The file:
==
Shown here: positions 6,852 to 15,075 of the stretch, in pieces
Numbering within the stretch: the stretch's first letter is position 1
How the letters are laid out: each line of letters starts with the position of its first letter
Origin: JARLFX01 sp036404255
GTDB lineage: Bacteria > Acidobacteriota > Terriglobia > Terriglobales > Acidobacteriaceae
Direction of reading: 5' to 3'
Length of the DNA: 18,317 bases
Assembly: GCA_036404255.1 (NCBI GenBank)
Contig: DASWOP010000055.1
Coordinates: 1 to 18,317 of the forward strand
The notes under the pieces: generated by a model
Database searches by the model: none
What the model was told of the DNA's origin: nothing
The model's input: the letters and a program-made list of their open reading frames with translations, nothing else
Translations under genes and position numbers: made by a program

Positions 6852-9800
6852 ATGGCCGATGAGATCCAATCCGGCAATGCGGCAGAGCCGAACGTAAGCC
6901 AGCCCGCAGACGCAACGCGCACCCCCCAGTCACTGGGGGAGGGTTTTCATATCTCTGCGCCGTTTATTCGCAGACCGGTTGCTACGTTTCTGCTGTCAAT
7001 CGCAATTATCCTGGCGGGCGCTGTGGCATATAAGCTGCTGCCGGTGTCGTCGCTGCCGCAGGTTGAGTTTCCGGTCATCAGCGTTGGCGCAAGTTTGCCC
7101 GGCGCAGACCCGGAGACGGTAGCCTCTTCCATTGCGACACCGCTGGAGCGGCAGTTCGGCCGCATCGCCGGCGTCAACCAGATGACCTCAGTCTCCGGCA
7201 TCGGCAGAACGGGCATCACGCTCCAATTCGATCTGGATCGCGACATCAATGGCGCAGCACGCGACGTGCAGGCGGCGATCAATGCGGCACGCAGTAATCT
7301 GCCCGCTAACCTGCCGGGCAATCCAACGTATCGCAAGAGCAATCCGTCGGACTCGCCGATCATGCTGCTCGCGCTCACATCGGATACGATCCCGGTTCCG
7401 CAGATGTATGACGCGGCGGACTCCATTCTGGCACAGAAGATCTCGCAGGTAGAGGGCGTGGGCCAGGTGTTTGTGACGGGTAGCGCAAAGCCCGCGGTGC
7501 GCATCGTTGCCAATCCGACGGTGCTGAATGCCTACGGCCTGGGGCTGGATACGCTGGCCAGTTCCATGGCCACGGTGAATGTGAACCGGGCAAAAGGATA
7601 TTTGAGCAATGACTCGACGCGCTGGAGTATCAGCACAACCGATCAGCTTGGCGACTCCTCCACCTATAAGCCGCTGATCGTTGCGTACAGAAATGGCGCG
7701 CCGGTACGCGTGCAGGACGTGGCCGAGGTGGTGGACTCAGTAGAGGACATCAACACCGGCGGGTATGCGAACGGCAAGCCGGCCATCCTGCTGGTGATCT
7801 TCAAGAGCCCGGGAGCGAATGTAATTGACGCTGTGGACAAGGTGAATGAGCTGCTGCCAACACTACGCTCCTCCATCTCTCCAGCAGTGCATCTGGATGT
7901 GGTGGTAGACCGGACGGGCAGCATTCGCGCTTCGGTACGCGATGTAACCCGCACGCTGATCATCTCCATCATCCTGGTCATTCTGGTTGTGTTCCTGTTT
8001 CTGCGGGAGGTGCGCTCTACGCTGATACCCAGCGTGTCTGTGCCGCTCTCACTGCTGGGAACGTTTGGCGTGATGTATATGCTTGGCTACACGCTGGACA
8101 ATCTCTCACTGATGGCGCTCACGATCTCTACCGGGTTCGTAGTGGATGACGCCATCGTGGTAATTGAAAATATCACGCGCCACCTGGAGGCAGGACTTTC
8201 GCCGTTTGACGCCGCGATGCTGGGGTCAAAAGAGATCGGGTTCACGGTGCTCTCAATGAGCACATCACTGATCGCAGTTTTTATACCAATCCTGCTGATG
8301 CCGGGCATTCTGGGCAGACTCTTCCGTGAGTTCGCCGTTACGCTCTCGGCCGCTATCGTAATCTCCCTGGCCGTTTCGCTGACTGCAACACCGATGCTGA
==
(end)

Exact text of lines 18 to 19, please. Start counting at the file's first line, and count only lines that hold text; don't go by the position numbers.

6901 AGCCCGCAGACGCAACGCGCACCCCCCAGTCACTGGGGGAGGGTTTTCATATCTCTGCGCCGTTTATTCGCAGACCGGTTGCTACGTTTCTGCTGTCAAT
7001 CGCAATTATCCTGGCGGGCGCTGTGGCATATAAGCTGCTGCCGGTGTCGTCGCTGCCGCAGGTTGAGTTTCCGGTCATCAGCGTTGGCGCAAGTTTGCCC